If you've cooked sous vide as much as I have, you've probably run into this scenario: you set up your sous vide cooker for some smoky pulled pork—a recipe that requires a full 24 hours cook—turn the water bath on, and then leave it unattended while you go about your business. You come home from work the next day to find that the water in the container has evaporated so much that the sous vide cooker has shut itself off for who knows how long. (For what it's worth, so long as the bath hasn't been off for too long, you can usually just top it up and keep cooking.)
Not only can cooking sous vide in an open pot lead to situations like this, it's also a waste of energy. To combat this, I do two things. The first is to cook in a plastic container, like a cooler or one of these eight-quart Cambro storage containers. Plastic is a much better insulator than metal, so you're saving some money on your power bill right off the bat.
What about the evaporation? You can wrap the top of the container with plastic wrap or aluminum foil to prevent the escape of excess heat and water, but a better way to do it—short of cutting a device-shaped-hole in the lid—is to use Ping-Pong balls.
By floating a solid layer of Ping-Pong balls on the water's surface, you'll simultaneously insulate your bath and help steam to condense and drip back down. The great thing is that ping pong balls conform to the shape of whatever container you're using, you can easily drop and lift bags from the bath mid-cook, and they're completely reusable. I keep about 50 of them stored with the rest of my sous vide kit.
UPDATE: A couple people have questioned whether it's actually easier to store ping pong balls than to simply use plastic wrap or cut a hole in the lid of the container. There are a couple other compelling reasons to use ping pong balls. First, plastic wrap or holes can lead to long term problems as they end up venting any escaping steam directly towards the head of the sous vide unit, causing condensation near the electronics (not all sous vide devices have sealed electronics). With ping pong balls, any escaping steam comes out evenly from the top surface.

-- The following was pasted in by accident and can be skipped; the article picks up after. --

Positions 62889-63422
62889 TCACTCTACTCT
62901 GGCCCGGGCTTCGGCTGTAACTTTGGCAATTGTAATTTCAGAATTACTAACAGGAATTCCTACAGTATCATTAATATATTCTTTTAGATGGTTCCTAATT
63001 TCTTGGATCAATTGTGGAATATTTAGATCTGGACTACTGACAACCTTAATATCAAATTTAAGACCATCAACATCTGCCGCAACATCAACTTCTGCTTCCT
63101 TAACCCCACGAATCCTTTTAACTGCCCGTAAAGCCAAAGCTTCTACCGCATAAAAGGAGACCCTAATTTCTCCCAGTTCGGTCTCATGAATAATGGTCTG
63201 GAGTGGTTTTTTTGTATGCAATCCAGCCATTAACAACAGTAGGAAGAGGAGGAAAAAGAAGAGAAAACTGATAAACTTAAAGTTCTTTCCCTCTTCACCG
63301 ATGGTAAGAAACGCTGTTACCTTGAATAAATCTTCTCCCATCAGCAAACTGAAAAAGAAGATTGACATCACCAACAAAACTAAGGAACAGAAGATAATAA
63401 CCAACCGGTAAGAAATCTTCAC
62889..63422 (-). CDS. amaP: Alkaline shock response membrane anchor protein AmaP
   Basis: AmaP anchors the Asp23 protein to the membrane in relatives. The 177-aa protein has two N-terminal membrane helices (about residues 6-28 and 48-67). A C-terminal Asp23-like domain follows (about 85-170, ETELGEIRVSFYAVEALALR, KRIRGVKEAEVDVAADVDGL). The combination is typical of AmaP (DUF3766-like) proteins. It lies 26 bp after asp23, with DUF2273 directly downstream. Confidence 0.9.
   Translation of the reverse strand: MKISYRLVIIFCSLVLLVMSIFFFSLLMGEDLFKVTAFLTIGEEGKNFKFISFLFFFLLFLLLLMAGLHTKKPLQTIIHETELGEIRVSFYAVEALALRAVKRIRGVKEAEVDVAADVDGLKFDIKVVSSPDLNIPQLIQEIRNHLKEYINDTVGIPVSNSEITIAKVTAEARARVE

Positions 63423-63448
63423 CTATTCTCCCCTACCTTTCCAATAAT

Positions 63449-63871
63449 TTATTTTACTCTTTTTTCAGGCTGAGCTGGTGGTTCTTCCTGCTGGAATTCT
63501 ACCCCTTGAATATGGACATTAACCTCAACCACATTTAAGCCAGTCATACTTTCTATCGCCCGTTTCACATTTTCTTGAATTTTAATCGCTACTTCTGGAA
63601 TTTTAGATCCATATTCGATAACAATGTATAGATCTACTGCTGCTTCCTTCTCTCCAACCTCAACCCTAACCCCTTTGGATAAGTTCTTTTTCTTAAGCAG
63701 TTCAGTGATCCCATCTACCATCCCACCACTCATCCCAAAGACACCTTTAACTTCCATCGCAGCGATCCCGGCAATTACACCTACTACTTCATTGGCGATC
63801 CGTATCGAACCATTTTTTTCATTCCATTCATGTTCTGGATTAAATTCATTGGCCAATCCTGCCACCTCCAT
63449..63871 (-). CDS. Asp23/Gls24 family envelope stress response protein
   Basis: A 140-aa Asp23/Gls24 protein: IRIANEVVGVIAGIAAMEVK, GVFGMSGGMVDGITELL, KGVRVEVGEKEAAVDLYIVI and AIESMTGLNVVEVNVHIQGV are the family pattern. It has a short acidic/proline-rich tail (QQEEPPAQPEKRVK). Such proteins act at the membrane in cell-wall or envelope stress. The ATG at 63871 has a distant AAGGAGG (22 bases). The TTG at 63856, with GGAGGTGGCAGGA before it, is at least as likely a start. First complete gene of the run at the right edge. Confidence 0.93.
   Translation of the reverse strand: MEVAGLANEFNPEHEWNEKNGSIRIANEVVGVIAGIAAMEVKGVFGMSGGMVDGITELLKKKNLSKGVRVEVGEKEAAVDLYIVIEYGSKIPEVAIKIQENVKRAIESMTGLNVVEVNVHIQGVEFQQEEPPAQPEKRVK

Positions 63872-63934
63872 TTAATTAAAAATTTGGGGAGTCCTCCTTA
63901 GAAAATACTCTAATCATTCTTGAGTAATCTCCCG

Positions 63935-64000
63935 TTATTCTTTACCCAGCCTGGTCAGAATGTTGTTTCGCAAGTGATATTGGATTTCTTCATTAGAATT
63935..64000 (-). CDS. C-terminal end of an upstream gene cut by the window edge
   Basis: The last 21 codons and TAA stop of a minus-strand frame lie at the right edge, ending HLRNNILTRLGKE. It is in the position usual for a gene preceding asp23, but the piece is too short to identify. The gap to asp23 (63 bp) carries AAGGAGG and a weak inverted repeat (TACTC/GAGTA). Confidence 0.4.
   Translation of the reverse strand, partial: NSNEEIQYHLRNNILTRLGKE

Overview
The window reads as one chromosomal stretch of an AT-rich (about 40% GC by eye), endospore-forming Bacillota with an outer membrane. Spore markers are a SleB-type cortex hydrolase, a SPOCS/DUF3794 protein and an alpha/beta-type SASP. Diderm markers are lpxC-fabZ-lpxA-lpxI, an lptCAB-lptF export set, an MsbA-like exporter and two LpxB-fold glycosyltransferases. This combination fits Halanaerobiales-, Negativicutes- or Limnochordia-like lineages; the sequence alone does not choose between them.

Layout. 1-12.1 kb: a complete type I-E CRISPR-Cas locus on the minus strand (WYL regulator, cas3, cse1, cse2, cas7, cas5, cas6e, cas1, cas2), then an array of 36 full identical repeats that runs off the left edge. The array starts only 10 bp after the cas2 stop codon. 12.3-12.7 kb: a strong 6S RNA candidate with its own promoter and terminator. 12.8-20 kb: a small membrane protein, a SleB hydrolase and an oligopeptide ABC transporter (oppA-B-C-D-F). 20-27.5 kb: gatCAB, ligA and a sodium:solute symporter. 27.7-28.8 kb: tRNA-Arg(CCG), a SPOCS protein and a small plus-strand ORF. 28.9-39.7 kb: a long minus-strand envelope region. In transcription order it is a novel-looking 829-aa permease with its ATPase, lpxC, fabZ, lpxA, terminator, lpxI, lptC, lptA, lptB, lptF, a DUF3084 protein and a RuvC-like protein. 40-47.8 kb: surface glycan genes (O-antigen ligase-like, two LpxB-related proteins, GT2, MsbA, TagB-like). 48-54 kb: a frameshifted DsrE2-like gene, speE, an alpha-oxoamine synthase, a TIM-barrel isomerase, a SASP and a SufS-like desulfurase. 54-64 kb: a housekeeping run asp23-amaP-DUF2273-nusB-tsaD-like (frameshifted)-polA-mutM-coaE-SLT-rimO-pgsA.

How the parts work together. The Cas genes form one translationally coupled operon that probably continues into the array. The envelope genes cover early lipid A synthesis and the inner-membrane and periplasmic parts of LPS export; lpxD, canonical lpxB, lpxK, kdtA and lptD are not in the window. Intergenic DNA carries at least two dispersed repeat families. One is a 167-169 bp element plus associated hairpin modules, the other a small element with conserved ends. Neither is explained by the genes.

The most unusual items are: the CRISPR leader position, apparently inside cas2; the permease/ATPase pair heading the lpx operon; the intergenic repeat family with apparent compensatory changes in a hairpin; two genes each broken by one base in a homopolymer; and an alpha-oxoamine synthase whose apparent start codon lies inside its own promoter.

As for drying the balls after use and storing them in between uses, I've found that the balls don't really require drying. Drain them, put them back into the empty Cambro container, and let it sit for about 10 minutes and excess moisture evaporates pretty quickly because the water was already hot from cooking. I store the balls directly in the container, so when I'm ready to cook, all I have to do is add water. The ping pong balls are already there and ready to go. That's faster than using plastic wrap!
Of course, everyone's habits and kitchen set ups are different, so this may not be the end-all solution for each of you.
This post may contain links to Amazon or other partners; your purchases via these links can benefit Serious Eats. Read more about our affiliate linking policy.